Harmonization in the Absence of Official Adherence: The Postwar Diffusion of International Regulatory Standards into the United States

Sunday, January 8, 2017: 11:00 AM
Governor's Square 15 (Sheraton Denver Downtown)
Sean Seyer, University of Kansas
With the achievement of powered, controlled flight at the dawn of the twentieth-century, humanity now possessed the means to travel through a hitherto inaccessible realm. Many in the United States saw the airplane as an instrument of political, social, and economic progress, but the revolutionary nature of human flight challenged formal and informal institutions that had developed for centuries within a solely terrestrial context. Other than the common law maxim cujus est solum ejus est usque ad coelom (he who owns the soil owns up to the sky), the atmosphere remained a lawless frontier. The airplane’s ability to transcend political borders and geographical barriers threatened to undermine the established sovereign state system, the ideological cornerstone of international relations since the 1648 Peace of Westphalia.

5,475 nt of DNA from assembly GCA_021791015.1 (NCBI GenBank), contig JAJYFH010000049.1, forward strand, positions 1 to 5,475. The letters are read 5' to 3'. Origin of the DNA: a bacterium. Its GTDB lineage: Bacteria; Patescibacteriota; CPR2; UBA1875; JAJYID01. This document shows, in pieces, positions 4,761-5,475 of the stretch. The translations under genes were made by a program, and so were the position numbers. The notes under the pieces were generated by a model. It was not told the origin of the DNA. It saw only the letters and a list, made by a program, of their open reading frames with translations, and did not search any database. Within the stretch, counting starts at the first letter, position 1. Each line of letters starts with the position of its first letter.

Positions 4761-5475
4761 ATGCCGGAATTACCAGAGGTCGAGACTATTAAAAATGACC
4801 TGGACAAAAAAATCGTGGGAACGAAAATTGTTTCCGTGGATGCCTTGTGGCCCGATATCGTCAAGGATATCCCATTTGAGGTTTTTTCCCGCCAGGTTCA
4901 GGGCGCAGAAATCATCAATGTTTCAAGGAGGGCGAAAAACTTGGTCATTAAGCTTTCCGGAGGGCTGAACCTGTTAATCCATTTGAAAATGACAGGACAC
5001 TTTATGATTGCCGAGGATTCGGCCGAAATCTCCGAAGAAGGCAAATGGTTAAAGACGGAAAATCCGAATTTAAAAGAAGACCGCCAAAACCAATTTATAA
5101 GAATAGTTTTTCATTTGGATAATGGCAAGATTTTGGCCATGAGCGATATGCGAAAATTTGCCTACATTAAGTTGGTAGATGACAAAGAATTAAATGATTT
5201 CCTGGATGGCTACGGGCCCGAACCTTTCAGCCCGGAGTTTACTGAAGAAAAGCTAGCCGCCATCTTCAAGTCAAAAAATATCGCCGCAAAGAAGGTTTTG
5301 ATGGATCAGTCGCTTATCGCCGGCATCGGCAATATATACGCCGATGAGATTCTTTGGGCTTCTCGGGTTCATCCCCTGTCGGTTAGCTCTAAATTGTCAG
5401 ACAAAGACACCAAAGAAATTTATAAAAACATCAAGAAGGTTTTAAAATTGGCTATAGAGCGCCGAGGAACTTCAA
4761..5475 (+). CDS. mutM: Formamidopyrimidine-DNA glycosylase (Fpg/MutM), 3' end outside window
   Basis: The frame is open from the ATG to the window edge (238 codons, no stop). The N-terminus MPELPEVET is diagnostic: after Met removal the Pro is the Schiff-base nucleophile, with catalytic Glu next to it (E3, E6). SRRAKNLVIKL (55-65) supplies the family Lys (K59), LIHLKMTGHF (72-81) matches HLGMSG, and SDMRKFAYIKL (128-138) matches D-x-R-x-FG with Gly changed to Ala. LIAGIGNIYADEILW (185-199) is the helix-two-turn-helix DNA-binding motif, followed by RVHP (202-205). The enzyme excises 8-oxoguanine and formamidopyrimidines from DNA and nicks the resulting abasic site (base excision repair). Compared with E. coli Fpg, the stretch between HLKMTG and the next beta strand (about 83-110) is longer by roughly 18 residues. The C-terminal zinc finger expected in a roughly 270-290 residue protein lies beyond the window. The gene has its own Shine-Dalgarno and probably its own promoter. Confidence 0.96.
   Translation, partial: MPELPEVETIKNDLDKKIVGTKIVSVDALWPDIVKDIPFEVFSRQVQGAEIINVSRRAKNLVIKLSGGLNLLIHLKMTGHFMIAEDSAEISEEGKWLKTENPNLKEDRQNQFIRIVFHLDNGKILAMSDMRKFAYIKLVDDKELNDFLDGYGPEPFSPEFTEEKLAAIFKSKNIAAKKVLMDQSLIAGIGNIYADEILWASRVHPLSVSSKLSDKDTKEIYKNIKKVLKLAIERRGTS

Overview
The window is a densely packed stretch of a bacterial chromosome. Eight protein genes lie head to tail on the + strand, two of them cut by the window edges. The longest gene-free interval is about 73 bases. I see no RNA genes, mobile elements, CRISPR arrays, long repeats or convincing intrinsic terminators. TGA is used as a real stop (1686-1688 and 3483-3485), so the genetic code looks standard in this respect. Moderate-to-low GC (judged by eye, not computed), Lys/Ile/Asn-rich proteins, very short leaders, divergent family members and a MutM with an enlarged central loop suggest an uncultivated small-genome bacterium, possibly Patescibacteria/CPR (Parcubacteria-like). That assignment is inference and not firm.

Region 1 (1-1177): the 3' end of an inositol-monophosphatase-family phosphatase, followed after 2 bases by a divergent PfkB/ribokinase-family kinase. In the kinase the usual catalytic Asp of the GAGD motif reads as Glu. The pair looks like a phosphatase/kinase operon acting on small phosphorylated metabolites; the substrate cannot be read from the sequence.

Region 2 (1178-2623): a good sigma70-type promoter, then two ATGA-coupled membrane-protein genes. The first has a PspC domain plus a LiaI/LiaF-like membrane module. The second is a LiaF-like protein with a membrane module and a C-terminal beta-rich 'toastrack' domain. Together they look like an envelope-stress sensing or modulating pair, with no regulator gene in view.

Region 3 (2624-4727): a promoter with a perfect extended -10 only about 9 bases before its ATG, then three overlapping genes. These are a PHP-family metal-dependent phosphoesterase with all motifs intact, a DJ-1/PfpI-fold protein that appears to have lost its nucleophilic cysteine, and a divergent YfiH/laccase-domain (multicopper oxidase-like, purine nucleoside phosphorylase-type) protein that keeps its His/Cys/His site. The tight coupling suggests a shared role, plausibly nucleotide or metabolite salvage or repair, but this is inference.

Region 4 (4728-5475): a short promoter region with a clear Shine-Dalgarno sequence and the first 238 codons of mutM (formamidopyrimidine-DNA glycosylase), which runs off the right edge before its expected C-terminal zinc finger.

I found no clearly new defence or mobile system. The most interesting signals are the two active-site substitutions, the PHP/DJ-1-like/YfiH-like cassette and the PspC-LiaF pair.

Prior to World War I, several pioneering legal minds in the United States and Europe saw the need to expand and codify governmental control over the air to ensure protect citizens and property. In the United States, the Constitution’s federalist system embodied within the Tenth Amendment’s reserve clause further complicated the question of regulatory control. The existential crisis of World War I accentuated the airplane’s military capabilities and the national security aspects of aviation. In response, Allied representatives drafted the Convention Relating to the Regulation of Aerial Navigation as part of the Versailles Peace Conference to foster civil aviation within the existing sovereign state system. Although the United States took an active part in the creation of this first international aviation regime, its ties to the League of Nations precluded American participation. Drawing on archival sources, this paper analyzes how domestic politico-cultural ideas, the postwar international aviation regime, and the technology of the aircraft itself influenced the development of an American regulatory ideology for aviation and its institutionalization within the 1926 Air Commerce Act.

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